While I agree that there are many weapons that should be banned from civilian ownership and use - semi auto rifles come to mind - Gun control regulations alone will not prevent another shooting.  Someone wanting to kill and create chaos will still have access to pistols, hunting rifles and shotguns.  Nobody will be able to ban those. The Internet will still have instructions for bomb making and chaos creating.  When I was a Marine, we had a whole class on expedient weapons... How to kill people using everyday items.  Those who want to kill will find a way.  Why is that?  If you look at the shooters in these mass killings, they have some traits in common.  Anti-social behavior, prior violent behavior, mental illness. Are you starting to see a common thread? Bottom line is, gun control alone won't solve the problem.  We need to be looking at our national mental health system and making some serious reforms and improvements.  I see that gun control is in the spotlight right now, and I am hoping (and letter writing to my government officials) that mental health issues are brought into the spotlight as well.
2. Arming teachers for deterrence.   
 The principal at Sandy Hook had many good security measures in place. Locking doors, lockdown procedures, etc.  Yet still it happened.  Well, a locked door made of glass is not really much of a deterrent. Solid core steel, perhaps. Or a multi-paned door reinforced between the windows so getting past the door would be impossible. Bullet resistant windows that open enough for air, but not enough for getting in, perhaps with a release inside to pop the window for emergency exit.  Classroom doors that lock from the inside would also help.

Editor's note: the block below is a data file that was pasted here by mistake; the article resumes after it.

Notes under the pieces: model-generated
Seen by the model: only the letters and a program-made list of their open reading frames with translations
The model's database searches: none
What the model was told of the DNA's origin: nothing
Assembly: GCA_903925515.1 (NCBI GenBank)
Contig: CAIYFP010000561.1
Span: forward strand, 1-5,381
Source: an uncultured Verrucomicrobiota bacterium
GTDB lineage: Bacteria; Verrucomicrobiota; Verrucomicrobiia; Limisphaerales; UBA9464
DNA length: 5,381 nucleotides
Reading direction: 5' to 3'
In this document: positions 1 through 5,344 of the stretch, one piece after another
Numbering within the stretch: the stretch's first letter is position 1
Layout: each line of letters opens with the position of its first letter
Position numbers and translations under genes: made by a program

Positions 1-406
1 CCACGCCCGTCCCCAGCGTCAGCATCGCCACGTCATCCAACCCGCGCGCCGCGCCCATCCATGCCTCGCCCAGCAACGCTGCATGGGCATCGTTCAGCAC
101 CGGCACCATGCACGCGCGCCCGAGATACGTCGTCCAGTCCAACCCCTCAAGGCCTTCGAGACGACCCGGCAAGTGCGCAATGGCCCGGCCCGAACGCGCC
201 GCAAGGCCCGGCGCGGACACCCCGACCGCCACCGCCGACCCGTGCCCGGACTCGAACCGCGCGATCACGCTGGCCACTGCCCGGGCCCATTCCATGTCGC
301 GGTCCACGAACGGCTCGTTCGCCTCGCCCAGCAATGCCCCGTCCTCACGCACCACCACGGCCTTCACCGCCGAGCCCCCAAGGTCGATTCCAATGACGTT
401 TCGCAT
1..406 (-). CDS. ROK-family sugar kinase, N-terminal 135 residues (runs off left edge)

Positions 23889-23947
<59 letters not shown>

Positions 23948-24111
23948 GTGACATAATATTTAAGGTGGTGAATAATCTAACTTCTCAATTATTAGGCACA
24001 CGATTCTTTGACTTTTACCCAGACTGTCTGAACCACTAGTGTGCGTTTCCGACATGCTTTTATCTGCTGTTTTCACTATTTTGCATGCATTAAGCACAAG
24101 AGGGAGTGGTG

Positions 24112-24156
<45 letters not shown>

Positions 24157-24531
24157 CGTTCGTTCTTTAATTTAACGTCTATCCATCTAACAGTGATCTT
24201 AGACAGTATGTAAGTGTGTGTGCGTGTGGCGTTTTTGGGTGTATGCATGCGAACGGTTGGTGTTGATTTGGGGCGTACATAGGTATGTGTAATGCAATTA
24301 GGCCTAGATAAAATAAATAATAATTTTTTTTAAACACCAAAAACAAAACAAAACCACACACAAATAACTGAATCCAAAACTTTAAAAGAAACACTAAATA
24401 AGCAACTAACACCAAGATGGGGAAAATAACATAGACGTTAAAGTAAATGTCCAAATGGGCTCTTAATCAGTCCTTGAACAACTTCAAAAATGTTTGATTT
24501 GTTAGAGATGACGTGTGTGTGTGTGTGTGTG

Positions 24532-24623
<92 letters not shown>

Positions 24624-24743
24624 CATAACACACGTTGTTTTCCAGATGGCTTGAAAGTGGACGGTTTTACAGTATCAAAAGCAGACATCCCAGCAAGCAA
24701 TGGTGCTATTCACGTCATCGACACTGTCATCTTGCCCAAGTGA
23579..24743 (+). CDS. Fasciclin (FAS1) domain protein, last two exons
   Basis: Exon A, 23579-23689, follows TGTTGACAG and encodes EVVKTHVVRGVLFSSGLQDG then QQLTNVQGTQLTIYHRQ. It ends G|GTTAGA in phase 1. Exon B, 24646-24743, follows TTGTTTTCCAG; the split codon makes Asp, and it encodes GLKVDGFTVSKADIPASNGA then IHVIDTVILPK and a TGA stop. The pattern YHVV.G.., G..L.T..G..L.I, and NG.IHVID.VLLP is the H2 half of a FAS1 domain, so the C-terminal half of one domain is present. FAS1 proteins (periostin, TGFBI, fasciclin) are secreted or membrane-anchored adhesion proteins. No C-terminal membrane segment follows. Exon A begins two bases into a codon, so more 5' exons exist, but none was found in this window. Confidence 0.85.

Putting guns into the hands of the teachers though - not so much.  Why? They are teachers.  With the exception of a handful of prior service folks, most of them have never handled weapons. Even if you teach them to shoot, will they be able to shoot another human being? It isn't as easy as target practice. Besides, they should not be expected to be anti-terrorist commandos on top of their teaching duties anyway. 

Perhaps a room near the main entrance could be used as a security room. Camera's showing every entrance to the school, doors and windows, and set up to show anyone approaching.  A trained security guard monitoring them all, with perimeter alarms to notify him or her when someone is approaching or trying to get through an outside door or window.  The guard could see an armed assailant coming and lock everything down and notify the authorities.  Perhaps this guard could also be armed, so they could be prepared as a last resort should a shooter actually gain entry. The job of the teacher would be to lock their rooms, barricade the doors, and wait for the good guys.
Of course, overhaul would be costly.  But I wouldn't mind paying a bit more in taxes to secure the building where my children go to school. What is it worth to do everything possible to prevent Sandy Hook from happening in your kids school?
3. God is forbidden in schools.